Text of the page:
For quite a few years now, the head injury has been a hot topic in sports, especially in football and hockey, where contact is encouraged and necessary.
No recap or grouping of quotes will adequately summarize the struggles Pronger detailed today, and I'd highly recommend that you watch all three parts of his near 40-minute press conference (after the jump). But in a nutshell, the lingering effects of a stick to the eye and a concussion are as follows:
Pronger doesn't see well. His direct vision went from that of a 30-year-old to that of a 60-year-old. He keeps upping the prescription strength of his glasses, which he now wears. It's unfortunate, and though it's not a reversible problem, it's a symptom that can be managed and is the least of his worries, he explained.
Peripheral vision presents a greater challenge.
Pronger has trouble seeing to his left and right. A sixth sense, as he described it, that was always available to him – heightened, even – is no longer there. He isn't as aware of his surroundings as he used to be… can't feel his kids coming around corners… couldn't detect an oncoming hit from an opposing player if he had to. At least one of his eyes has trouble going out, to see off to the side. This might get better over time, or it might not.
He gets headaches. Lots of them. Sometimes from trying to use his peripheral vision, sometimes from focusing, and sometimes from lights and noises and kids and, you know, living.
Though not as frequent and persistent as it once was, Pronger still suffers when he's around commotion. His brain, it would seem, struggles to process multiple inputs. Sort of like an old computer– sure, the browser works just fine, but try loading up Word, iTunes and Photoshop, then see what happens. That's Pronger. He needs more JAM RAM. Even focusing on a hockey game, on TV, bothers him after a while. He falls asleep earlier than he used to. He can't run– it gives him headaches. He can workout a bit – lift and ride the stationary bike – but when his heart rate gets too high, he gets headaches. He said he can't do anything that requires him to "move fast."
He can drive (when he wears his glasses), it's something he's been doing a lot of. He picks his kids up from school, takes them to hockey practice and other places, and then goes back home, just like my mom did for me before I got my license.
That's an improvement from where Pronger was six months ago, though.
He would spend days in the house, doing little to nothing. After fulfilling obligations (presumably appearances or business related meetings), he would pay for them with headaches and dizziness, and would be forced to sit in the dark for a few days doing his best to ignore his children, or at least staying away from them when they became, you know, kids. He said he snapped at them a few times, but has learned to better manage that reflex. Usually. He still "gets a grrrrr on" every once in a while.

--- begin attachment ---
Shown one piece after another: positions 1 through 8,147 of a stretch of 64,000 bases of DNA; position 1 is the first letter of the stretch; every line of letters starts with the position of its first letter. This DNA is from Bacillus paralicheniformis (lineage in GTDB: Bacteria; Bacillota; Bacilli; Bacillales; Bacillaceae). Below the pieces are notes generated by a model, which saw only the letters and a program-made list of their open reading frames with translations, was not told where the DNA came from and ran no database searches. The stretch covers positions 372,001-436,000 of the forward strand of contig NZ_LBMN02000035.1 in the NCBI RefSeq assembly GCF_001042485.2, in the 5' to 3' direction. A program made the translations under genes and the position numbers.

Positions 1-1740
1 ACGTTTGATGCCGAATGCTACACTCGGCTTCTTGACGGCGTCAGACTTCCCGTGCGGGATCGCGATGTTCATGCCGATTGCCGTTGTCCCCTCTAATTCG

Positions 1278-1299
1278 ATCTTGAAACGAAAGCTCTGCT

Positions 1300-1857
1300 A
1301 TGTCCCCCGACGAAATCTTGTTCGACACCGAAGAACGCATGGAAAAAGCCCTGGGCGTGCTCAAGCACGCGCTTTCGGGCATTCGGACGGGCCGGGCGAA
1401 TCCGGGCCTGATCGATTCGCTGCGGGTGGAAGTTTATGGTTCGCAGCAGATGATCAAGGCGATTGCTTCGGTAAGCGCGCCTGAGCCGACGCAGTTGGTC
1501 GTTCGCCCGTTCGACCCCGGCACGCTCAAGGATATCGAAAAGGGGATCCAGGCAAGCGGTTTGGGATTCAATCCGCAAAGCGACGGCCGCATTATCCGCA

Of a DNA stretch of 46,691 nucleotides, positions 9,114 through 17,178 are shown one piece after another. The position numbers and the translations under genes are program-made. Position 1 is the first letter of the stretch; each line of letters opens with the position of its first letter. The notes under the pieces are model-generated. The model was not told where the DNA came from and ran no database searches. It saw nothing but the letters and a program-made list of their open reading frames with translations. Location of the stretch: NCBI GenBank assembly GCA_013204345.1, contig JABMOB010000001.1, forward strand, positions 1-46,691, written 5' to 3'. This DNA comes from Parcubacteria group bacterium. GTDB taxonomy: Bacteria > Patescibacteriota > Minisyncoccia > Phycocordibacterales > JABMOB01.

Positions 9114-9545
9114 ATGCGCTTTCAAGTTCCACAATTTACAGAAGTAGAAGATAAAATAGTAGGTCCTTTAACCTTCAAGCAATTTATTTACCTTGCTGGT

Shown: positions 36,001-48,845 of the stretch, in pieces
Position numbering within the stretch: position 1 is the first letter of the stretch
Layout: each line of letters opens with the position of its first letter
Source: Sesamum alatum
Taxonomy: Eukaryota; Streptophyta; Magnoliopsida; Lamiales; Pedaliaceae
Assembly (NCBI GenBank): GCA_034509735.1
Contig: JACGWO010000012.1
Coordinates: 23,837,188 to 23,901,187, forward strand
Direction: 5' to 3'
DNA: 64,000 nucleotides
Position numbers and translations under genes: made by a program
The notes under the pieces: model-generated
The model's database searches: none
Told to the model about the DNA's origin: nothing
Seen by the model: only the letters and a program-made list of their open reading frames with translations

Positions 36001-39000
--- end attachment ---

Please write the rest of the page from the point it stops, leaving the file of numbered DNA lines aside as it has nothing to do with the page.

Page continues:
Pronger has gotten on the ice a few times at his kids' hockey practices, but did nothing more than "push the puck around," as he described it. Somehow, that's not as cool as stealing a Stanley Cup game-winning puck from the Chicago Blackhawks.
A reporter asked Pronger if he ever thought about ending it – his life – and though Pronger chuckled at the question and said he didn't think it ever got that bad, he didn't laugh it off the way you might have expected an otherwise normal 38-year-old to do. Old Pronger would have have ignored the question, or, much more likely, walked out of the interview. This Pronger just said that doctors were pretty worried about him and that he had been depressed for a time. He probably still is.
Those same doctors aren't sure if he'll ever get better. From the sounds of it, he'll improve, some, but will never be 100% again, and almost certainly won't play hockey. He won't admit that, and there's probably a couple reasons why: it's hard for any athlete to hang 'em up early, and doing so – retiring – would cost Pronger the roughly $12 million he's owed over the final four years of his deal. Or at least a portion of it (insurance would probably pay him a substantial chunk of that). The Flyers don't mind, either. As long as Pronger is on long-term injured reserve, they won't take a cap hit. If he retires, however, they will lose cap space, around $5 million per season. Plus they almost certainly have insurance that is covering Pronger's contract right now. So there's a decent chance that Pronger isn't retiring as a courtesy to the Flyers. And that's probably a good thing because, um, have you seen the defense?
Pronger has seen a little bit of it. He watches games when he can and provides the team with feedback, but he admitted that he isn't fully engaged (the former captain "checks the scores"). He'll be at the Penguins game tonight and thinks he can sit through the whole thing, something he couldn't do last time he was in town. But only if he feels like it.
Videos of his press conference after the jump.